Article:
10. Then it was contended on behalf of the appellant that the further sum of Rs. 100 was paid and that a man named Narayan Chandra Chakravarty, who was the son-in-law of the donor had given a receipt for that sum of Rs. 100 on the 16th Magh 1326 B.S. and the learned Judge came to the conclusion that that receipt of the 16th Magh, to quote his own words, is 'evidently a collusive document and I have not the least doubt that t was granted by him without any payment, with a view to put forward a claim to the debts of Trailokya on behalf of his wife Rajlakhi. The letter marked Exhibit C, which is in Narayan's own handwriting, conclusively shows that he was not at Shatinandi on the day on which it purports to have been granted, viz., the 16th Magh 1326.' On looking at that letter of the 18th Magh, with great respect to the learned Judge, I do not understand how that conclusively shows that Narayan could not have been at Shatinandi on the 16th Magh. The letter is dated the 18th Magh and was written from Kamarpara, which we are informed is about five miles from Shatinandi. It does not seem to me impossible that Narayan, having been at Shatinandi on the 16th Magh, could have been at Kamarpara on the 18th Magh which was only five miles a way; nor is there anything in that letter, which, as far as I can see, is inconsistent with his having been at Shatinandi two days previously.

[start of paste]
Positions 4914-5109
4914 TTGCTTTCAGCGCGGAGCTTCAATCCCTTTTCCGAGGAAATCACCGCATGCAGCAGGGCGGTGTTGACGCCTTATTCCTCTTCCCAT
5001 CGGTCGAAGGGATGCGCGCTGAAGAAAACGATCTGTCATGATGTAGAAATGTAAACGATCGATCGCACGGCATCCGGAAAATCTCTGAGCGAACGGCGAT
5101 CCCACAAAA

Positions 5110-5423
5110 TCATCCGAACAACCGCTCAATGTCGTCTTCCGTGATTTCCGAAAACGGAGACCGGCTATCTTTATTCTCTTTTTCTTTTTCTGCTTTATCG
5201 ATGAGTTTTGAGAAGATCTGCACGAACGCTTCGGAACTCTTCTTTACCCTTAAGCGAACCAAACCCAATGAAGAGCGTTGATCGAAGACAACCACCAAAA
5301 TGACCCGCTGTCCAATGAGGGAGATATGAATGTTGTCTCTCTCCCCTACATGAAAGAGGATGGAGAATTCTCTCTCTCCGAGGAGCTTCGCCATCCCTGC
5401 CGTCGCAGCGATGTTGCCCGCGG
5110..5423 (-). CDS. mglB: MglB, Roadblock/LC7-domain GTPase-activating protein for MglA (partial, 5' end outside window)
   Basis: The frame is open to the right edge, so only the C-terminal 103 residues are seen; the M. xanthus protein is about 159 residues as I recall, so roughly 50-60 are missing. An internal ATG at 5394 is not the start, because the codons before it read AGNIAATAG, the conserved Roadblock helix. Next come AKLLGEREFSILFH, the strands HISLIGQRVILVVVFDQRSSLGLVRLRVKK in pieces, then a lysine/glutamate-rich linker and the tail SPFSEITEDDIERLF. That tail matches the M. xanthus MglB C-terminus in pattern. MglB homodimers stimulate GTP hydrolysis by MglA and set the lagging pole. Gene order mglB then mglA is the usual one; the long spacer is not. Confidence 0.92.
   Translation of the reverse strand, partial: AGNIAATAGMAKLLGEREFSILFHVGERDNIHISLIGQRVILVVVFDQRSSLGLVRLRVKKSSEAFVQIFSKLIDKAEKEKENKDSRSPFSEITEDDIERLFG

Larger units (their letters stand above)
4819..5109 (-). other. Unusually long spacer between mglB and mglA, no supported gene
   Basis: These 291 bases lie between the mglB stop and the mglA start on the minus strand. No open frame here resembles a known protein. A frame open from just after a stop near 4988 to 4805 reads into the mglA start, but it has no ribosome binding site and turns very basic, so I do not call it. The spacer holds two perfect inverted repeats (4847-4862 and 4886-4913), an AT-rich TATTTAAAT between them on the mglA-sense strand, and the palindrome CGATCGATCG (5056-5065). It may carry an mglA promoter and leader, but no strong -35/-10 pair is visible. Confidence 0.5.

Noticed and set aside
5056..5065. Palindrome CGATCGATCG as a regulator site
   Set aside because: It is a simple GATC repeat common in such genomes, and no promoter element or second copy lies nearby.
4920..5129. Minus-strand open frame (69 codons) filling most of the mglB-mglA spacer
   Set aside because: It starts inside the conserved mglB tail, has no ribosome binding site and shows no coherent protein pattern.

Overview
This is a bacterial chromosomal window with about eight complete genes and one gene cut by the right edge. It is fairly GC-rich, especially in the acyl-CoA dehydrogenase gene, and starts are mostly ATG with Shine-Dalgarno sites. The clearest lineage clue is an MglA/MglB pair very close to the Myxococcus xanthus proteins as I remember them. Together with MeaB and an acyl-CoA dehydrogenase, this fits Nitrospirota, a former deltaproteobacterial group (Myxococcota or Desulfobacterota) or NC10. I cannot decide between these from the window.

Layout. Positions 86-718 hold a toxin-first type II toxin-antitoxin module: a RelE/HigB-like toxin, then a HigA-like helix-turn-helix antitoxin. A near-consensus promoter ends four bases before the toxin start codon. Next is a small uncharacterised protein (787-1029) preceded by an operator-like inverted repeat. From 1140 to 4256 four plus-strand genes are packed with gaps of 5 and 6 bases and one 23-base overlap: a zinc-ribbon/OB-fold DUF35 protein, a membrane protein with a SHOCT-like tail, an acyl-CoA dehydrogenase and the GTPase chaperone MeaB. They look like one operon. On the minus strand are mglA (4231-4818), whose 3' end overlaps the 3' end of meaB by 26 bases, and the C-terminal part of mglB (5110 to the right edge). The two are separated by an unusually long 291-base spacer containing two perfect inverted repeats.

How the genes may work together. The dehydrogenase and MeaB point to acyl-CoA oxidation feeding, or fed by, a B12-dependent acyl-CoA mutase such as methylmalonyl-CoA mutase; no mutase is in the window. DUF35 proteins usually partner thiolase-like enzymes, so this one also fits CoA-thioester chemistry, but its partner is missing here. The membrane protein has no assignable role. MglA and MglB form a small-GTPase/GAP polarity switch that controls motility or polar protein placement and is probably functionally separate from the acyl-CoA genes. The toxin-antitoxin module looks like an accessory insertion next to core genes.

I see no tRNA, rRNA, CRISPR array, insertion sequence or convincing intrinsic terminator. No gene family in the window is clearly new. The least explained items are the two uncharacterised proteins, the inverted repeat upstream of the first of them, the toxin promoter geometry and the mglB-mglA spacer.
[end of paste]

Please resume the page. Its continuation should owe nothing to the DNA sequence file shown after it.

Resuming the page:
11. It is not necessary to decide, and I do not decide, the question whether the Rs. 100 referred to in the receipt of 16th Magh 1326 was, in fact, paid or not, but I think it right, having regard to the arguments, which have been addressed to us, to mention this particular matter.
12. On the ground, with which I dealt in the first instance, in my judgment, the appeal should be allowed and the judgment of the learned Subordinate Judge set aside.
13. The objection on the first ground mentioned in the Subordinate Judge's order is allowed and the execution proceedings Set aside.
14. The appelant s entitled to his costs in this Court and in the Court of the Subordinate Judge. We assess the hearing fee in this appeal at one gold mohur.
15. The Rule is discharged without costs.
16. I agree.